Strong showing, but slightly fewer improving markets
A total of 247 metropolitan areas across 49 states and the District of Columbia qualified for inclusion on the National Association of Home Builders/First American Improving Markets Index (IMI) for August. This number is down from 255 metros in July, but it is about three times the number of metros that qualified for the list in August 2012.
“In all, 244 metros that were listed as improving in July retained that status in August, and this is an encouraging sign of the continuing housing recovery,” noted NAHB chairman Rick Judson, a home builder from Charlotte, N.C. “That said, we know that the pace of improvement is being hampered somewhat by challenges that builders and buyers are experiencing with regard to the availability of credit, materials, lots for development and labor.”
The IMI identifies metropolitan areas that have shown improvement from their respective troughs in housing permits, employment and house prices for at least six consecutive months. Three new markets were added to the list and 11 dropped from it in August. Newly added metros this month include Kankakee, Ill., Atlantic City and Ocean City, N.J.
“While the number of improving housing markets this August remains well ahead of the same month last year, the index is affected by seasonal softening in home prices just as we saw happen in 2012. The metros that fell off the list this month originally qualified with very small home price improvements that have since slipped back,” explained NAHB Chief Economist David Crowe. “As house prices return to more normal levels in fully recovered markets, further IMI advancements will be more modest.”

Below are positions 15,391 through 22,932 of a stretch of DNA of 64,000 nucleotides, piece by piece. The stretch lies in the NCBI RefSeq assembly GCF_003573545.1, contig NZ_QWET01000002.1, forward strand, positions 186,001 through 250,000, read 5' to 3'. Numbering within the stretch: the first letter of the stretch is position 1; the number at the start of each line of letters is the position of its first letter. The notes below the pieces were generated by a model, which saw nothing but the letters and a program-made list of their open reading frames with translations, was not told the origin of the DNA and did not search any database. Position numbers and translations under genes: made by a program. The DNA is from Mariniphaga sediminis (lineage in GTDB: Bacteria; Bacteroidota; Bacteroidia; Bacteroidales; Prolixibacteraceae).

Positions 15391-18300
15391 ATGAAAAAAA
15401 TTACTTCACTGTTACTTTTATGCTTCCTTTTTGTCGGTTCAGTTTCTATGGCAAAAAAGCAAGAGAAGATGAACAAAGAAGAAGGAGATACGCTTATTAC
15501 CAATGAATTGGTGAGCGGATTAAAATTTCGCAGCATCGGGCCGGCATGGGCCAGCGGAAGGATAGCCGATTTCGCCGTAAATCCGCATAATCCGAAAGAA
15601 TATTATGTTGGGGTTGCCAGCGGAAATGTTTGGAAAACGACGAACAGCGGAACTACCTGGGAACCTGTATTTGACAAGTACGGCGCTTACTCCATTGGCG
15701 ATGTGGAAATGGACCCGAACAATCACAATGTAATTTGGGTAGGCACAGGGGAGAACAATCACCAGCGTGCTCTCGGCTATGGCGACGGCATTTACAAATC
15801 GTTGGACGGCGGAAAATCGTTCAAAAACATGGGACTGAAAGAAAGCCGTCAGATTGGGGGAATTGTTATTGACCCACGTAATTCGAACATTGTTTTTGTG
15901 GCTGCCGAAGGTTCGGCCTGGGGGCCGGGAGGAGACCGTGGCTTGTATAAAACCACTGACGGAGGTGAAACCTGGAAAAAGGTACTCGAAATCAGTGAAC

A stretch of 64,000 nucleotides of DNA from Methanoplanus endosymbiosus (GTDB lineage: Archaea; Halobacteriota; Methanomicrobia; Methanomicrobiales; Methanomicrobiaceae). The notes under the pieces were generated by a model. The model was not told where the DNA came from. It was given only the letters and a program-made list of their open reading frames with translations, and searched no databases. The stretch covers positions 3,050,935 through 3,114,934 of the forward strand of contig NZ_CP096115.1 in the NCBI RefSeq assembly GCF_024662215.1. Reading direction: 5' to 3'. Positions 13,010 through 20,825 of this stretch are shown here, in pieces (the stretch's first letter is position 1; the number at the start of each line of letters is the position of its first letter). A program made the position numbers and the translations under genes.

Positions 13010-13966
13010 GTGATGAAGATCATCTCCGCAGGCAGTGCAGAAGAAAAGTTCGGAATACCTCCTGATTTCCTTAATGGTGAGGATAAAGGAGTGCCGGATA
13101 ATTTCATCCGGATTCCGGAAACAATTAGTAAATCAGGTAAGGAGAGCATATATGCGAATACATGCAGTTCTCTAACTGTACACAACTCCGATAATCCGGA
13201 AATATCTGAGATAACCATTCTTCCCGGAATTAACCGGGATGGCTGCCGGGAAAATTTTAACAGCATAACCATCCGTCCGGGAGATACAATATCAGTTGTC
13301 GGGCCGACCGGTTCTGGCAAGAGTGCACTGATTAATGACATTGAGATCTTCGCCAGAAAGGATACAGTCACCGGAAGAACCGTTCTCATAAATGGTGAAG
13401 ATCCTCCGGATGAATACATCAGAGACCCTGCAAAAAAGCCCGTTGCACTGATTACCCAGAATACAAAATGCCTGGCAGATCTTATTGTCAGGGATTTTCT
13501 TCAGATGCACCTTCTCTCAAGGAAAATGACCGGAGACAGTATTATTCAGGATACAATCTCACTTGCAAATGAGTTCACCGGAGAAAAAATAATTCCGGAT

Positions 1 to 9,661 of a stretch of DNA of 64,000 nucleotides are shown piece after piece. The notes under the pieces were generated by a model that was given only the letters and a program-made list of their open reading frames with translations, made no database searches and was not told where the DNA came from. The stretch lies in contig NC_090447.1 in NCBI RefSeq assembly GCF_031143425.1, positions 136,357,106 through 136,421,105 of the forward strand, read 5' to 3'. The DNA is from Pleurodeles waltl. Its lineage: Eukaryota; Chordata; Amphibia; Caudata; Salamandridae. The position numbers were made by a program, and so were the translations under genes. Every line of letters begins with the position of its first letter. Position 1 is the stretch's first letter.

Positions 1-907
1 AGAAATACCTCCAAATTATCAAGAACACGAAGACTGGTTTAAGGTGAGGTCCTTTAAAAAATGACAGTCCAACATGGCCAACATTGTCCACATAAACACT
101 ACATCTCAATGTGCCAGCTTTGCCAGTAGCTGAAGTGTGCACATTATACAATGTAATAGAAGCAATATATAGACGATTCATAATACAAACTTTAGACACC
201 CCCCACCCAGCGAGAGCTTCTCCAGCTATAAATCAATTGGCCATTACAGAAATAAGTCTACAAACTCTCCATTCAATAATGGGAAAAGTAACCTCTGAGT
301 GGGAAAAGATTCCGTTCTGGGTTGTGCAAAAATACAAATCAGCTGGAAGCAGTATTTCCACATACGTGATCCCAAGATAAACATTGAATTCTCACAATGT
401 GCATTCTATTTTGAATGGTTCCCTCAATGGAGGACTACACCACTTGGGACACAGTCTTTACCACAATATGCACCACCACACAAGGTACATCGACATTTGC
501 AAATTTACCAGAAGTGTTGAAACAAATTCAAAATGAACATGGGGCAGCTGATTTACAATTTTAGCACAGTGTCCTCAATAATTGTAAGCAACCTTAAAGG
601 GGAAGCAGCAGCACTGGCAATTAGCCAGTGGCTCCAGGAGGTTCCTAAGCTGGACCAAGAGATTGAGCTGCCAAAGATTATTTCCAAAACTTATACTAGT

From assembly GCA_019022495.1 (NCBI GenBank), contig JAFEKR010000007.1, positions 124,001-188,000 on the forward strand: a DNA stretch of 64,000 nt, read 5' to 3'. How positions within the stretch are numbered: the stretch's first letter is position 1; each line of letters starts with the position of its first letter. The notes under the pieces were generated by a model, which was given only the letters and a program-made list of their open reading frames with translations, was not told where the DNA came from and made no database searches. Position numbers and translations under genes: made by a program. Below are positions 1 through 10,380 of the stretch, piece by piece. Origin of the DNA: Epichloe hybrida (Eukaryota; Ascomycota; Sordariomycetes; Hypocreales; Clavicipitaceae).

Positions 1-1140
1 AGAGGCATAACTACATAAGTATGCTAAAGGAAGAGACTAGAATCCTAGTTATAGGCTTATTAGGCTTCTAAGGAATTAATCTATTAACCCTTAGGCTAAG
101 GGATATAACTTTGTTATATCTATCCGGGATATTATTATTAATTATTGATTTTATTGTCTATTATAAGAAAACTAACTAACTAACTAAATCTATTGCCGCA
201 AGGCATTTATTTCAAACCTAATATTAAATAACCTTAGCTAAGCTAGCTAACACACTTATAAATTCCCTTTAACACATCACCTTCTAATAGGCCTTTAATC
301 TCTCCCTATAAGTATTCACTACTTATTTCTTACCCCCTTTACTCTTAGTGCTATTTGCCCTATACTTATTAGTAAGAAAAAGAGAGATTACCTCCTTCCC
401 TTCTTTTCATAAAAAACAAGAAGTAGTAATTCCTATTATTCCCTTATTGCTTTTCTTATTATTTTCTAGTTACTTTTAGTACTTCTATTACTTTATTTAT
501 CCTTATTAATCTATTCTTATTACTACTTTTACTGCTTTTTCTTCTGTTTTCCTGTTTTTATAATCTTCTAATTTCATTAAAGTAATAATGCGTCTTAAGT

A complete list of all 247 metros currently on the IMI, and separate breakouts of metros newly added to or dropped from the list in August, is available at nahb.org/imi.
Scotts posts strong Q3
Scotts Miracle-Gro reported third-quarter net sales of $1.15 billion, up 9% from $1.05 billion a year ago.
Adjusted income from continuing operations for the third quarter ended June 29 was $153.9 million, up 53% from $100.8 million in the same period from last year.
"The level of consumer engagement we’ve seen since April has erased the deficit we had after a slow break to the season in March," said chairman and CEO Jim Hagedorn. "In each area of the business, our team has done an outstanding job executing our plan this year. With less than two months remaining in our fiscal year, we now feel comfortable projecting that our full-year earnings should be at the mid-point of our guidance of $2.50 to $2.75 per share."
The company expects fiscal 2013 net sales ranging from a 1% decrease to an increase of 1% compared with a year ago.
Fishcat Farm rolls out new organic fertilizer
Fishcat Farm, a catfish production raceway based in Arkansas, has developed a new organic fertilizer product called Fishnure, which is made from solid fish manure captured from the raceways.
The manure, which is based off a high-protein diet and is decomposed with oat straw to create a putty-like substance, is also combined with a carbon source, Mississippi Delta clay and inoculants to attain a proper carbon to nitrogen ratio.
According to the company, Fishnure can be used as a solid or a liquid, and can be applied to crops, lawn or garden via pouring or spraying methods. The process does not require brewers or additional microbe activators.
"Unlike regular compost, the organic matter that is bound to the microscopic clay particles in Fishnure will not decompose further and will remain in the soil and increase the total organic matter," stated the company. "Increased organic matter in the soil will increase fertility, water retention, water absorption, microbial life and all the other benefits of good fertile soil."
The company touts the economical value of the product, which can cover 7,000 sq. ft. using 1 pound of product when mixed in water and applied with a hose end sprayer.